ON A CAMPING TRIP IN ARIZONA
With eight labours already under her belt, Amy Hammond, 35, is an old hand at childbirth. But she wants a completely different experience for her ninth arrival, and somehow she persuades her husband Jeff, 37, and their growing brood, that it will be fun to combine a camping trip with the birth.
Amy's plan was originally to deliver her son in the desert 10 minutes from her home in Arizona. But as her due date approaches, the mercury rises, and instead the couple relocate to a remote forest two-and-a-half hours away where the weather is considerably cooler.
Midwife Mary, who has previously delivered five of the couple's children, reluctantly agrees to join them. As the labour progresses into the night, the Hammond kids must huddle together for warmth around a campfire.
Ironically, having escaped from the heat, midwife Mary becomes increasingly concerned that the baby will end up with hypothermia because it is so cold in the delivery tent.
Fortunately, baby Levi manages to keep warm under the pile of blankets and duvets that Jeff brought with them. And as the children crowd around to meet their brother for the first time, with almost magical timing, a wild elk starts calling out through the darkness.
It is a spellbinding moment and, although unsure about the alfresco birth at first, Jeff, like Amy, is now desperate to repeat the experience.
"Just being under the stars with the trees rustling and the elk calling was so wonderful," he says. "Amy is already talking about giving birth on a beach next time – and I'm already there. I can already hear the ocean waves lapping against the shore."
A TENT IN ALASKA - 150 MILES FROM A HOSPITAL
Audrey Bird, 24, passionately believes that modern medicine forces women to fear birth instead of embracing the experience. After a traumatic hospital delivery with her first child, the trained midwife, who lives in an uninhabited corner of Alaska, was determined to make her third birth as natural as possible – by bringing her child into the world in a tent overlooking a lake.
The mum-of-three was so sure she could cope on her own that she opted to have her daughter, Piper, 150 miles from the nearest hospital, with just husband Peter, 28, and her mum for support.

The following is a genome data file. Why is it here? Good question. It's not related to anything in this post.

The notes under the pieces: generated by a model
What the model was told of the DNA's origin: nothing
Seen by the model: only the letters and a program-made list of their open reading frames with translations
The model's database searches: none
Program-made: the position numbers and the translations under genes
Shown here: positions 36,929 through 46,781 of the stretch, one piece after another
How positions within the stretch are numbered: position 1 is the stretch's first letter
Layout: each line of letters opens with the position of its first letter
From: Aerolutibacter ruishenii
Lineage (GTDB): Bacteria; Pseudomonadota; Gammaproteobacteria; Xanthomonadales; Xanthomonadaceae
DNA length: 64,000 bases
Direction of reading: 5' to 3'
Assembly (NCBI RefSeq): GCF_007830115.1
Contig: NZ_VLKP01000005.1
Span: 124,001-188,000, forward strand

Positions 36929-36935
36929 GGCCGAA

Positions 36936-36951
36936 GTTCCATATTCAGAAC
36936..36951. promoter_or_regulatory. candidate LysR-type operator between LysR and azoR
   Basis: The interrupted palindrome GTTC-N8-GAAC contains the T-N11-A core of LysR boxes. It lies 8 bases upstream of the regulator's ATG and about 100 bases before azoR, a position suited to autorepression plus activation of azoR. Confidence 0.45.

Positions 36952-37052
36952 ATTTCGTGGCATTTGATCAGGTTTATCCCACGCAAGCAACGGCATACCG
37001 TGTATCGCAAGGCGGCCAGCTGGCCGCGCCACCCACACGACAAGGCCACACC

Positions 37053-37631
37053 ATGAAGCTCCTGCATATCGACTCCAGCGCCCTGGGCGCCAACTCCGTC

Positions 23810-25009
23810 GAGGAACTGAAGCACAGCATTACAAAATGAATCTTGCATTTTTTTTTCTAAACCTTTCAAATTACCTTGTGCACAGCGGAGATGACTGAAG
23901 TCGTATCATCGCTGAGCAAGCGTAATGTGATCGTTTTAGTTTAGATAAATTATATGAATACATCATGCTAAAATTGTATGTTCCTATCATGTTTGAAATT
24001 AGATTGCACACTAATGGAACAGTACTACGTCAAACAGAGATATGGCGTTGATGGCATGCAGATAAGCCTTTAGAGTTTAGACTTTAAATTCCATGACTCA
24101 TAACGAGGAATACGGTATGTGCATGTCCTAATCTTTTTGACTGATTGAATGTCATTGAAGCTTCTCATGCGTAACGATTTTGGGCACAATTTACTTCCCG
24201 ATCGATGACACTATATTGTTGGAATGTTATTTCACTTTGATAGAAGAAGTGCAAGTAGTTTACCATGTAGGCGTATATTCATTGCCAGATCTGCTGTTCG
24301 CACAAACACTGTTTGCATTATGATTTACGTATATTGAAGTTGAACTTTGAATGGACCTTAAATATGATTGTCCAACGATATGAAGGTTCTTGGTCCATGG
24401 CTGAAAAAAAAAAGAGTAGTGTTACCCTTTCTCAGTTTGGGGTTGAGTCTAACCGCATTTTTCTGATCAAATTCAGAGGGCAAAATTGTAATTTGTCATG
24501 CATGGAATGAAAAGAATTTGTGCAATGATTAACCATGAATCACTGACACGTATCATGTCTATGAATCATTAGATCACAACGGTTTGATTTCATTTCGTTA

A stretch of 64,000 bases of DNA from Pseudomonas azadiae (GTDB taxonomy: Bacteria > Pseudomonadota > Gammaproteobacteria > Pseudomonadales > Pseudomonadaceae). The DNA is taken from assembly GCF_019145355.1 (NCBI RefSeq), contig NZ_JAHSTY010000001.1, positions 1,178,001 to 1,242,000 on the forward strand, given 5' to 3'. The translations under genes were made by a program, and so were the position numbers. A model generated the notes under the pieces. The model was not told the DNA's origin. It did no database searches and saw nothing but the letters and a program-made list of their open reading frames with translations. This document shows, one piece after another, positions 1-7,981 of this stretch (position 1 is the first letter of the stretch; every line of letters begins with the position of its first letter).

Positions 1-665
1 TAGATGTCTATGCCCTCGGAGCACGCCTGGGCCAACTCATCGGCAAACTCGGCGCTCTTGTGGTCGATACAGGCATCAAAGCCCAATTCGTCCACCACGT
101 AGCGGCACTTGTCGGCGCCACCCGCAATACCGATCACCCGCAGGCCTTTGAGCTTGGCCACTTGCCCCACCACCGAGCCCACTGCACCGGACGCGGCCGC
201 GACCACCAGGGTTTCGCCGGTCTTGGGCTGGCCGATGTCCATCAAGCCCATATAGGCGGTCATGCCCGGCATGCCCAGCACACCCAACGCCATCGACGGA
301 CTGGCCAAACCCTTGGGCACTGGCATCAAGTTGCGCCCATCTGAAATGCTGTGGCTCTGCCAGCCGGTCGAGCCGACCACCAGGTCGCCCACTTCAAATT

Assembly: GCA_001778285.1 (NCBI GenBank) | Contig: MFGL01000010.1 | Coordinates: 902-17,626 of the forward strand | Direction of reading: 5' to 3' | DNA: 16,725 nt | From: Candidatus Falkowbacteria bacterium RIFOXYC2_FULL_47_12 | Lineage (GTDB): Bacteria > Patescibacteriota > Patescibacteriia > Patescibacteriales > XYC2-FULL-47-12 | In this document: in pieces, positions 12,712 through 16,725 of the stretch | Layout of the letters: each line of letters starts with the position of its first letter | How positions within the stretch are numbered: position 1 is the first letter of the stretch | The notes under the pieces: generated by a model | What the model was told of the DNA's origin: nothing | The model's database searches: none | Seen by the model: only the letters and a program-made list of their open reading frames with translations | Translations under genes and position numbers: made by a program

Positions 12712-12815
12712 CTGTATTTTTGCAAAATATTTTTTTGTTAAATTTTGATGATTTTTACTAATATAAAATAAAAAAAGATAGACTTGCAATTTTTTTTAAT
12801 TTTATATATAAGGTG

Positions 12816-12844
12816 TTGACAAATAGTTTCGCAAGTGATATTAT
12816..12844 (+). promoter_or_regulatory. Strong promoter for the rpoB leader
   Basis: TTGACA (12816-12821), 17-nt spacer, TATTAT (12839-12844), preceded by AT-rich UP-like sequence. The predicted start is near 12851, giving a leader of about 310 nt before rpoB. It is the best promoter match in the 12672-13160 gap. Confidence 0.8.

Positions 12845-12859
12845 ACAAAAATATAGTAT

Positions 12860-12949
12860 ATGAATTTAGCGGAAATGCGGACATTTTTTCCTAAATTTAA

"Everyone thinks it's so dangerous to give birth outside because there's the elements and they assume it will be unhygienic,' says Audrey. 'But it is beautiful being surrounded by the lake and the mountains, and birth is such a natural thing."
But, as Audrey's contractions quicken, a storm sets in and fearless birth partner Peter has to contend with wild bears, a swarm of mosquitoes and a leaking tent. Then there's panic as Audrey realises her unborn daughter is facing the wrong way and is stuck in the birth canal. Normally a child in a posterior position needs to be delivered with forceps or a C-section, but as time ticks on and the baby stops moving, Audrey has no choice but to force her daughter out.
Yet the couple has no regrets. "It was quite a ride but I wouldn't change it for the world," says Peter. "There will always be the most incredibly beautiful bond between me and the baby I delivered myself in the wild."
A REMOTE FARM SURROUNDED BY WILD PIGS
Perfectionist Phallin Black has planned her fifth birth like most women plan a wedding. She wants an authentic outside experience, complete with handcrafted pergola, birthing pool and the breeze blowing around her.
Only her midwife Joann and her doula, best friend Brittany, are less enthusiastic when Phallin opts to give birth in the middle of a blueberry farm in Georgia.
"I think she's crazy," says Brittany, who is also expecting her fifth child. "I simply wouldn't contemplate giving birth like that."
Undeterred, Phallin and husband Levi, both 28, venture into the remote woodland with their four other children for the birth, only to discover the beauty spot is also the home to ferocious wild pigs. Thankfully Levi's mum rescues the kids from danger, but when Phallin goes into labour, wild animals are the least of Levi's concerns.
First the pergola collapses, then Joann discovers that the water in the birthing pool is dangerously hot. Phallin is forced to cross her legs as it cools. But she isn't in the pool long before Joann discovers the cord is wrapped twice around the baby's neck.
Luckily Levi and Phallin's daughter Liadan is delivered safely, and despite all the stress, Phallin looks back fondly. "I am so glad we decided to have our baby at the blueberry farm, as we plan to take the family back there to go camping, and it will be so beautiful to tell her that this perfect spot was where she was born," she says.
by Lucy Benyon
Born In The Wild continues Sundays at 9pm on Lifestyle
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